Personal data in Building Regulations applications held by councils is not exempt under section 40 just because it relates to another person’s property. In James Henderson v IC EA/2013/0055), the appellant’s neighbour was carrying out renovations on the other side of their shared wall. This resulted in cracks on his side of the wall, followed by a steel beam coming through the wall. He asked Brentwood Council for details of the works, as a Building Control application had been made to them.
The FTT held that full details of a Building Regulations application was personal data; but disclosing this information would not contravene the First Data Protection Principle. Therefore, the exemption set out in section 40(2) did not apply and the information was ordered to be disclosed. The FTT disagreed with the Commissioner, who held that the data subject would have had a reasonable expectation of privacy in relation to the information. In doing so the FTT took account of the fact that (a) before starting any work the data subject was obliged to make a formal application to the local authority which meant that the property and the work would be subject to inspections by their officers, (b) the property was to be rented out rather than lived in by him; and (c) the work had a direct effect on his neighbour’s property.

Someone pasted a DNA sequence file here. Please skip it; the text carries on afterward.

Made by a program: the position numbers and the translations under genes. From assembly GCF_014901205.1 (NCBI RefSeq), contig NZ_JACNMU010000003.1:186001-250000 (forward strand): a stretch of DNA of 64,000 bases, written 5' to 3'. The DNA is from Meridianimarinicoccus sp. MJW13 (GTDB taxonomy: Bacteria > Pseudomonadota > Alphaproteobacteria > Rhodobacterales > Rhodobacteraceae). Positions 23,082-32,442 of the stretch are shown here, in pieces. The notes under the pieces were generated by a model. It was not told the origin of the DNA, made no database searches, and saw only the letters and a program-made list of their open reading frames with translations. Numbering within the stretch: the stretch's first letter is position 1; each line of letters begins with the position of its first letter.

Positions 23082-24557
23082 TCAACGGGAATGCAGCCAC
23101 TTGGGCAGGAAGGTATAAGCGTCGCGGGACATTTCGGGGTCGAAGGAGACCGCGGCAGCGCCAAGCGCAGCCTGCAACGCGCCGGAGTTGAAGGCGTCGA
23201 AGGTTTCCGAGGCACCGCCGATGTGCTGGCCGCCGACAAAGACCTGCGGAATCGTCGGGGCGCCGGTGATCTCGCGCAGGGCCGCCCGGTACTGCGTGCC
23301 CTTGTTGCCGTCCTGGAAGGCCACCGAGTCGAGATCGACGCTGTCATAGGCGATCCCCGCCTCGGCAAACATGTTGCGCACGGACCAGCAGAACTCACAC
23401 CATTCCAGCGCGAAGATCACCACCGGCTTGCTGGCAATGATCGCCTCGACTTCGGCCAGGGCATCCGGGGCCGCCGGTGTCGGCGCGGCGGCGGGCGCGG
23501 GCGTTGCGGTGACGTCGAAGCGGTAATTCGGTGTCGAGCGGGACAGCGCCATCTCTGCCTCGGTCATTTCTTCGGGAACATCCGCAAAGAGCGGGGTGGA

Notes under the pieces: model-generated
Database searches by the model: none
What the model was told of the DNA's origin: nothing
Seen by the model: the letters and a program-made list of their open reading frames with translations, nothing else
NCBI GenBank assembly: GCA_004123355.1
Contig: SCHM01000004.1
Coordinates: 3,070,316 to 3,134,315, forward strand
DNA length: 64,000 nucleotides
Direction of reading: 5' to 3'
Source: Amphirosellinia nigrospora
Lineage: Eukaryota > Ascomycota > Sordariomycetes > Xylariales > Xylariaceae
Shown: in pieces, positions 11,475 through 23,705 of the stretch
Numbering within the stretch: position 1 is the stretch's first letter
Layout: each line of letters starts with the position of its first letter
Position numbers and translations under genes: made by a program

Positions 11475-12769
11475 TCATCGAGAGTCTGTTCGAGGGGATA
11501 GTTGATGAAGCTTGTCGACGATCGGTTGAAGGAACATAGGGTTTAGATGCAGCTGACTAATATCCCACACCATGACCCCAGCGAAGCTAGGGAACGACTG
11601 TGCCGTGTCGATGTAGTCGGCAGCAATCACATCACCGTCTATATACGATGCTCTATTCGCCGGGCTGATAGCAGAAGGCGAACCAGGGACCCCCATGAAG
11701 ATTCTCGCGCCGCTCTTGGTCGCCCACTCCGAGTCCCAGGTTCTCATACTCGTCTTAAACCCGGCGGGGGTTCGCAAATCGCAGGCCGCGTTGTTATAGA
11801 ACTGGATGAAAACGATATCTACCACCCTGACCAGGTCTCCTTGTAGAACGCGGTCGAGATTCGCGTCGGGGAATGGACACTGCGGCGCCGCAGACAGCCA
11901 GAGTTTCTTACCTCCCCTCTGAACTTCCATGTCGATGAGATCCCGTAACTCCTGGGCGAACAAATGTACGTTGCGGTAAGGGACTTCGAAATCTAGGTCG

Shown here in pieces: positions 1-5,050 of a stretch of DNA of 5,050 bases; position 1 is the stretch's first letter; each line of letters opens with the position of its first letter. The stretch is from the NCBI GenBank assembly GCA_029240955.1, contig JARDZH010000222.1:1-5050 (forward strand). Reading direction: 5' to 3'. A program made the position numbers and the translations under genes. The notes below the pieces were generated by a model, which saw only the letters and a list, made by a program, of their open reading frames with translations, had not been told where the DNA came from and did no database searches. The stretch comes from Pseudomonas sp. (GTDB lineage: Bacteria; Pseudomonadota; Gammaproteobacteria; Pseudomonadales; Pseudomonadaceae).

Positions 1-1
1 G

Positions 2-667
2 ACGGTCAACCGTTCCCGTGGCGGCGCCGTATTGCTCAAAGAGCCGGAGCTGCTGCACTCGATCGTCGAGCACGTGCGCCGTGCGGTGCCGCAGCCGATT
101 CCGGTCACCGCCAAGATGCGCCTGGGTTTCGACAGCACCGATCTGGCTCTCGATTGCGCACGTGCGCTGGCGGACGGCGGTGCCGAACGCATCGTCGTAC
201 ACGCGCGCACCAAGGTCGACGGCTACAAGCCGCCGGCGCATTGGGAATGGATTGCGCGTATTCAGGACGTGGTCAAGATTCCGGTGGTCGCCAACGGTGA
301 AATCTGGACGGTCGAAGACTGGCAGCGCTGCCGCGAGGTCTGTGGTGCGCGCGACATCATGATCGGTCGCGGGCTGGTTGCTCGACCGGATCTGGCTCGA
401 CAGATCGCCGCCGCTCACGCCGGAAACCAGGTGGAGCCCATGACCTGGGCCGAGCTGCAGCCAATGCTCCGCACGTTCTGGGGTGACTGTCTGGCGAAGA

The Freedom of Information (Scotland) Act 2002 has a specific exemption to cover a deceased person’s health record. There is no such exemption in the 2000 Act. Sometimes the section 41 exemption (Breach of Confidence) can be claimed.
Two recent Tribunal decisions again emphasise the importance of checking whether the requestor is the deceased’s appointed personal representative. In Webber v IC and Nottinghamshire Healthcare NHS Trust (GIA/4090/2012), the appellant had made an FOI request for information (including hospital records) about the death of her son in 1999. The Commissioner and the FTT upheld the decision to refuse on section 41 grounds. The Upper Tribunal also dismissed the appeal. It ruled that disclosure would entail a Breach of Confidence which was actionable after the patient’s death. The appellant was not the personal representative of the deceased even though she could have applied to become so.